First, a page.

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PODCAST: Ryan Seacrest on hosting and being an Emmy nominee — oh, yeah, and being surprised by the hiring of new 'American Idol' judge Kara DioGuardi

August 26, 2008 |  3:33 pm

"There's less pressure this year!" cheers Ryan Seacrest in our podcast chat when we discuss his return as host of the Emmycast, this time joined by his four rival nominees for the new award for reality TV host: Tom Bergeron ("Dancing With the Stars"), Heidi Klum ("Project Runway"), Howie Mandel ("Deal or No Deal) and Jeff Probst ("Survivor"). "We'll probably be able to have a little bit more fun because there are four other people to take this ride with me and we can all blame each other for any failure."


Ryan Seacrest jokes around a lot during our chat because he's having a wild day. We gabbed yesterday just hours after that jaw-dropping announcement — one day before the start of "American Idol" auditions — that Kara DioGuardi has been added as a judge. (CLICK HERE to download the MP3 file and listen to the full podcast chat.) NOTE: You may need to hold down your computer's control key while clicking.

Ryan Seacrest admits that the news took him by surprise, but he's excited because her addition "will make the show fresh again," he says, adding this warning: "She's a tough New Yorker with a lot of candor." Aha! Competition for Simon Cowell?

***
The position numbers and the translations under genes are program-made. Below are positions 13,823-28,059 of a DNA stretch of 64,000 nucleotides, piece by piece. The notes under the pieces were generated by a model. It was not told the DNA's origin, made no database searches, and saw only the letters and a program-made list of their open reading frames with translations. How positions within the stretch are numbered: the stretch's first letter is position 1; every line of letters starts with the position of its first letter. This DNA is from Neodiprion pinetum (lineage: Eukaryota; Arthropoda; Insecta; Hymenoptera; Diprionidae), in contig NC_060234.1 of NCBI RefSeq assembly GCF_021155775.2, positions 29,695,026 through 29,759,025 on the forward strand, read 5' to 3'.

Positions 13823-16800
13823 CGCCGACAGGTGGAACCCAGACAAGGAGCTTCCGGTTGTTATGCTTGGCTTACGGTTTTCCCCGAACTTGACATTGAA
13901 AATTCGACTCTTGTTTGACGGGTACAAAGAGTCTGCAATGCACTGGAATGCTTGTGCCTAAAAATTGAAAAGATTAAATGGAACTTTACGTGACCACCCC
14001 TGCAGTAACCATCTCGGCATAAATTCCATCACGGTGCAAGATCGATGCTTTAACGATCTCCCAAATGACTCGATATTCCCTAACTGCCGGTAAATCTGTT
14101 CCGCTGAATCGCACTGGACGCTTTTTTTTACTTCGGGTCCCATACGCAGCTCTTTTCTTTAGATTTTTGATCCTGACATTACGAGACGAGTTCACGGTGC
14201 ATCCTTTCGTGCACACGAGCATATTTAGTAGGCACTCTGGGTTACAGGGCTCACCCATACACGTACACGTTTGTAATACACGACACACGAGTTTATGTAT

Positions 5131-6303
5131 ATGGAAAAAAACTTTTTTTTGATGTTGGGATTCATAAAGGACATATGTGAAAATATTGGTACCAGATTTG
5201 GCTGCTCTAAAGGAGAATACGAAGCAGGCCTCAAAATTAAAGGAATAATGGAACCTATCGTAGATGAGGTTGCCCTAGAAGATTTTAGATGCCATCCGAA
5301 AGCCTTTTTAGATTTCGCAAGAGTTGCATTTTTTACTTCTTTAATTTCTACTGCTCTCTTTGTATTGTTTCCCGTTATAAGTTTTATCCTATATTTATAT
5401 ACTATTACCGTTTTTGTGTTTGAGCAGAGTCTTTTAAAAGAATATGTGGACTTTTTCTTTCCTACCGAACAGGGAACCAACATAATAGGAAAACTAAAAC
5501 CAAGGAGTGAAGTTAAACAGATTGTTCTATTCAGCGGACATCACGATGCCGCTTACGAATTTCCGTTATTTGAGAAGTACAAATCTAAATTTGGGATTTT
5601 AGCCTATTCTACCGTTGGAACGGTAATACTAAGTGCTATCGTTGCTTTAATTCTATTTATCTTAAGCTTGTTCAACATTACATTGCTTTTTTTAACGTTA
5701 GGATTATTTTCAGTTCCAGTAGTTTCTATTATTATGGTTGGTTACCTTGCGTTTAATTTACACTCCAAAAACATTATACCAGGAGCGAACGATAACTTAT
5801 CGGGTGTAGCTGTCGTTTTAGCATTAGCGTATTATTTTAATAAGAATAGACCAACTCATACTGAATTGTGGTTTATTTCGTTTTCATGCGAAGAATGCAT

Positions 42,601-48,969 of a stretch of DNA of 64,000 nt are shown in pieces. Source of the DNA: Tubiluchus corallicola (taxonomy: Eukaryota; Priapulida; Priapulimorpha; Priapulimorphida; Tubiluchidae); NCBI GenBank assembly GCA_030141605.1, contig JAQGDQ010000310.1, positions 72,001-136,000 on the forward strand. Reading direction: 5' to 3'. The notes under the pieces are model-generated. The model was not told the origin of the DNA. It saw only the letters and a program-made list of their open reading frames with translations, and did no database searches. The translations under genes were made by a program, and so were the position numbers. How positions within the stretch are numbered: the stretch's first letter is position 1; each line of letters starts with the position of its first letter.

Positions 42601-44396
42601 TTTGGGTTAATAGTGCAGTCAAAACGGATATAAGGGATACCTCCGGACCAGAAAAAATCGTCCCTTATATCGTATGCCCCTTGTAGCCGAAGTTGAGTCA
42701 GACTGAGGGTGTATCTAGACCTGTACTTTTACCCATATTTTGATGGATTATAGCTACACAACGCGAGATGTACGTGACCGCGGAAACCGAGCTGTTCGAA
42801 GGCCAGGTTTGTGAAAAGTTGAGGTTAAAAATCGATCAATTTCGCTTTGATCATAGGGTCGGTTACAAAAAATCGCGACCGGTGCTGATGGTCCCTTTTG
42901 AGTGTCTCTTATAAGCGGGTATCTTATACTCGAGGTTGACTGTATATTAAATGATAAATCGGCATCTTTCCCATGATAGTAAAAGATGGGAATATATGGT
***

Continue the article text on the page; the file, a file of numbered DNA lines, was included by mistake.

Back in June when The Envelope interviewed Ryan about the new Emmy Award for reality TV host he joshed a bit there too: "Part of the beauty and satisfaction of this new award is the fact that Simon can't win it. It makes me happy."  (Read the full interview HERE.)

OK, so I ask Ryan: now that reality TV hosts have their own Emmy race, should judges have their own category too? "Yes!" he roars. "The judges on all of these shows are very important characters and frankly are lead on many of them. Absolutely, they should be acknowledged for what they do and I think that perhaps we'll see that happen . . . . But to go back to my statement in The Envelope issue, it does make me feel good, just between Simon and I, that I don't have to deal with the possibility of him winning one individually and taking all of the credit."

Yikes! These guys love to jab each other, don't they? (Answer: Yes, and hallelujah.)


Ryan also likes tweaking his fellow Emmy cohosts. While discussing their preparation for the Emmycast, he notes that they took a group photo the other day. "I, for the record, am not the shortest host," he announces proudly. "That would be Probst, (although) he might've walked in with his open-toed sandals."

Not all of the nominees in that category measure up in another respect. Four of them host reality TV shows, while one emcees a game show: Howie Mandel. "Survivor" producer Mark Burnett recently said he doesn't think that grouping is fair (CLICK HERE). Does Ryan agree?